Law/Gospel Hermeneutic

Trinity Talk Interview with Andrew Sandlin on the Life and Theology of Norman Shepherd

 

icon for podpress  Norman Shepherd: The Man and His Theology

Andrew Sandlin is the president for the Center of Cultural Leadership and editor of Obedient Faith: A Festschrift for Norman Shepherd (Mount Hermon, California: Kerygma Press, 2012).

You can find more information about the book here.

Pure Grace

‎”The fact that God is pleased to forgive a sinner who repents is pure grace. Pure grace! It is perfectly true that God does not forgive impenitent sinners; he forgives penitent sinners. That he forgives penitent sinners is a matter of pure grace. For you see, the ground of that pardon is not in us or in our repentance, but it is in Christ. No amount of repentance can atone for sin that is past, it is only the blood of Jesus Christ that bears the penalty of sin and washes that sin from us.” -Norman Shepherd

{thanks to Herminio}

Law as Friend

Richard Gaffin has this to say about the relationship between Law and Gospel in his book By Faith and not by Sight:

“From this perspective, the antithesis between law and gospel is not an end in itself. It is not a theological ultimate. Rather, that antithesis enters not by virtue of creation but as the consequence of sin, and the gospel functions as its overpowering. The gospel is to the end of removing an absolute law-gospel antithesis in the life of the believer. How so? Briefly, apart from the gospel and outside of Christ the law is my enemy and condemns me. But with the gospel and in Christ, united to him by faith, the law is no longer my enemy but my friend. Why? Because God is no longer my enemy  but my friend, and the law, his will, the law in its moral core, as reflective of his character and of concerns inherent in his own person and so of what he pleases, is now my friendly guide for life in fellowship with God”

 {Thanks to Herminio for the quote}

Beatitudinal Observations…



The Sermon on the Mount is filled great controversy. Historically, dispensationalists have seen these teachings/exhortations as futuristic. In other words, they do not apply to a present people, but they are models for the kingdom, which is to come after the seven year tribulation.

Covenant theologians have also been cautious in treating these beatitudes as ethical guidelines for the Christian life. Some fear that taking these assertions too literally may lead to legalism or moralism. After all, biblical laws can only be seen as hypothetical, but never achievable.

The center of this Matthean narrative is necessarily contrary to the previous two assertions. The Sermon on the Mount is an expansion (not an abrogation) of the Mosaic proclamation in the Old Covenant. In fact, one central reason Matthew contains so many mountain allusions is precisely because he is portraying Jesus as the New/Better Moses; the One who brings a message not limited to theocratic Israel, but the theocratic cosmos.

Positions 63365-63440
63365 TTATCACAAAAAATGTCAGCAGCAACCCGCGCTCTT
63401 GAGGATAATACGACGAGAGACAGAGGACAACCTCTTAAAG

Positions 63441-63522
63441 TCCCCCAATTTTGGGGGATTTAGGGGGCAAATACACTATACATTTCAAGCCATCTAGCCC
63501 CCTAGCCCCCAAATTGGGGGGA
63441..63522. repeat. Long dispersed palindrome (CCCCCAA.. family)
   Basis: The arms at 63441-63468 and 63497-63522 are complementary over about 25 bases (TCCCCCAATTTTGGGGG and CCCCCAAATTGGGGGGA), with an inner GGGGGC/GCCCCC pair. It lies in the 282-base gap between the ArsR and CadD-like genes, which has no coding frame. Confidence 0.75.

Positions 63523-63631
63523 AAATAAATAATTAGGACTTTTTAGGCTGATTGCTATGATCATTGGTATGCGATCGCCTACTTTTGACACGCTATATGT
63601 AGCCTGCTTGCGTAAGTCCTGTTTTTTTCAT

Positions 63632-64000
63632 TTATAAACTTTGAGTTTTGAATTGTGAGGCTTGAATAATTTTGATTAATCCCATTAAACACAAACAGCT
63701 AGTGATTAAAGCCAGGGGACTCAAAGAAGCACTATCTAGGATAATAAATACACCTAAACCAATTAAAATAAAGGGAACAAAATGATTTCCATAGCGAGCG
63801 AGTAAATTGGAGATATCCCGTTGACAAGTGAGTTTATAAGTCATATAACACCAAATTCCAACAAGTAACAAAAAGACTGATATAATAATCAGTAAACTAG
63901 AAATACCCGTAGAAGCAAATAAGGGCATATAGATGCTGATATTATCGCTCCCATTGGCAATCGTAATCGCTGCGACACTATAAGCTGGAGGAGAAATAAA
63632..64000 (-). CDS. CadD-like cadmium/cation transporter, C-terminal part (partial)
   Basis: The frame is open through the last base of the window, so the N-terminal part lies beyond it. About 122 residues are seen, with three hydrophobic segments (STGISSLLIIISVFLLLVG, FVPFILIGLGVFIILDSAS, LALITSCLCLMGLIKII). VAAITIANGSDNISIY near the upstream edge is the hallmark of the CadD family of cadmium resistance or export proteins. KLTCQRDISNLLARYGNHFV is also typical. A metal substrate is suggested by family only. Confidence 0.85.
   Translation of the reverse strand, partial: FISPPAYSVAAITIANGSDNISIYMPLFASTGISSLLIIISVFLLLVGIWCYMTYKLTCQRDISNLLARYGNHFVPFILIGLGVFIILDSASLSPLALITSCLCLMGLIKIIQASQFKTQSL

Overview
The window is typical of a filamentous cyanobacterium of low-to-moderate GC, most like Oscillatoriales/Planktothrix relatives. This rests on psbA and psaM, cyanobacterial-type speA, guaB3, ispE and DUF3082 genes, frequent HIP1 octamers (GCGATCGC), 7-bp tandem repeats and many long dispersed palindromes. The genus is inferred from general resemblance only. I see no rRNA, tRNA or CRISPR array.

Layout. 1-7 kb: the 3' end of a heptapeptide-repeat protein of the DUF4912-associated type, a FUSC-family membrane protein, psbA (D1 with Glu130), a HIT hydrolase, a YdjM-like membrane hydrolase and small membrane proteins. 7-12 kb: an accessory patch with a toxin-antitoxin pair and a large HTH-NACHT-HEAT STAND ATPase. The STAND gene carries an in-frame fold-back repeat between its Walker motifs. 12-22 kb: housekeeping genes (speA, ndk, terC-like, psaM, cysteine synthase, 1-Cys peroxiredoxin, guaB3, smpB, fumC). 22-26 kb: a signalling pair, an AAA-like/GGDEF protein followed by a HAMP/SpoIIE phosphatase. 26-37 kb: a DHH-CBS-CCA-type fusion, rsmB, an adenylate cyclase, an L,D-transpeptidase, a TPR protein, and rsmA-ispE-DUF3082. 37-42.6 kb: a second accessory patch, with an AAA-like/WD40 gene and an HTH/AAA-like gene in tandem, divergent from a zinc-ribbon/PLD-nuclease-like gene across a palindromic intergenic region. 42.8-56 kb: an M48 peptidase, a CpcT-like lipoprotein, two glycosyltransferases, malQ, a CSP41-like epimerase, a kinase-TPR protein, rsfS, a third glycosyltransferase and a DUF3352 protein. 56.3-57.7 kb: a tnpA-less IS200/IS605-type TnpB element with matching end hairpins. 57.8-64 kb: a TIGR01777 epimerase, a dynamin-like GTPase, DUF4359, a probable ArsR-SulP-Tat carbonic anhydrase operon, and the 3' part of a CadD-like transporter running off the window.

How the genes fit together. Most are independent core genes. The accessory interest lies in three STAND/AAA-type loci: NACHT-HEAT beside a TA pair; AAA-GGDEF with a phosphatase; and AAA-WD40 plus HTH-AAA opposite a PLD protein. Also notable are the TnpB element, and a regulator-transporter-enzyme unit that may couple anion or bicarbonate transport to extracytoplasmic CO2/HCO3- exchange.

The Beatitudes are not so much about a blessing/cursing motif, but about a shame/honor motif as K.C. Hanson observes.[1] The Sermon was given to bring the new sons of the New Creation into glory and exaltation. They are being honored in this newly created kingdom, where the religious leaders of the day are being portrayed as shameful.

These are not legalistic rules for a future society nor are they the hypothetical ideals of a present society; rather, they are the honorable characteristics of a present society to be lived out in the heavenly kingdom that has come to earth.


[1] K.C. Hanson  How Honorable! How Shameful! A cultural Analysis of Matthew’s Markarisms and Reproaches.

On Daniel Fuller

Mark Horne offers some general observations on Daniel Fuller, which I found helpful in light of current controversies.

Legal Gospel in Turretin

Douglas Wilson found this gem from Turretin. It should settle the issue, but trust me, it will not.

“The Mosaic covenant may be viewed in two aspects: either according to the intention and design of God and in order to Christ; or separately and abstracted from him. In the latter way, it is really distinct from the covenant of grace because it coincides with the covenant of works and in this sense is called the letter that killeth and the ministration of condemnation, when its nature is spoken of (2 Cor. 3:67). But it is unwarrantably abstracted here because it must always be considered with the intention of God, which was, not that man might have life from the law or as a sinner might be simply condemned, but that from a sense of his own misery and weakness he might fly for refuge to Christ…The law is said “to be not of faith” (Gal. 3:12), not as taken broadly and denoting the Mosaic economy, but strictly as taken for the moral law abstractly and apart from the promises of grace (as the legalists regarded it who sought life from it)” (2:267-68).

“The law is not administered without the gospel, nor the gospel without the law. So that it is as it were a legal-gospel and an evangelical-law; a gospel full of obedience and a law full of faith” (2: 268).

Law-Gospel Hermeneutic

Mark Horne concludes:

The typical interpretations of Luke 10.25-37 and 18.18-30 along the lines of a Law-Gospel hermeneutic are obviously flawed and end up undermining the very doctrine they are trying to protect. They allow Jesus to actually encourage people to be justified by good works and then try to save the Reformation slogan sola fide (”faith alone”) by claiming Jesus really was using a clever ploy to get people to give up trying to be justified by good works.

A better interpretation allows Jesus to simply call people to repentance and faith. Because faith involves trusting God’s promises, it involves concrete actions. Nevertheless, such works are not meritorious nor an attempt to earn God’s favor. Rather they are manifestations of a trust in God to save us and take care of us.

Read the entire article.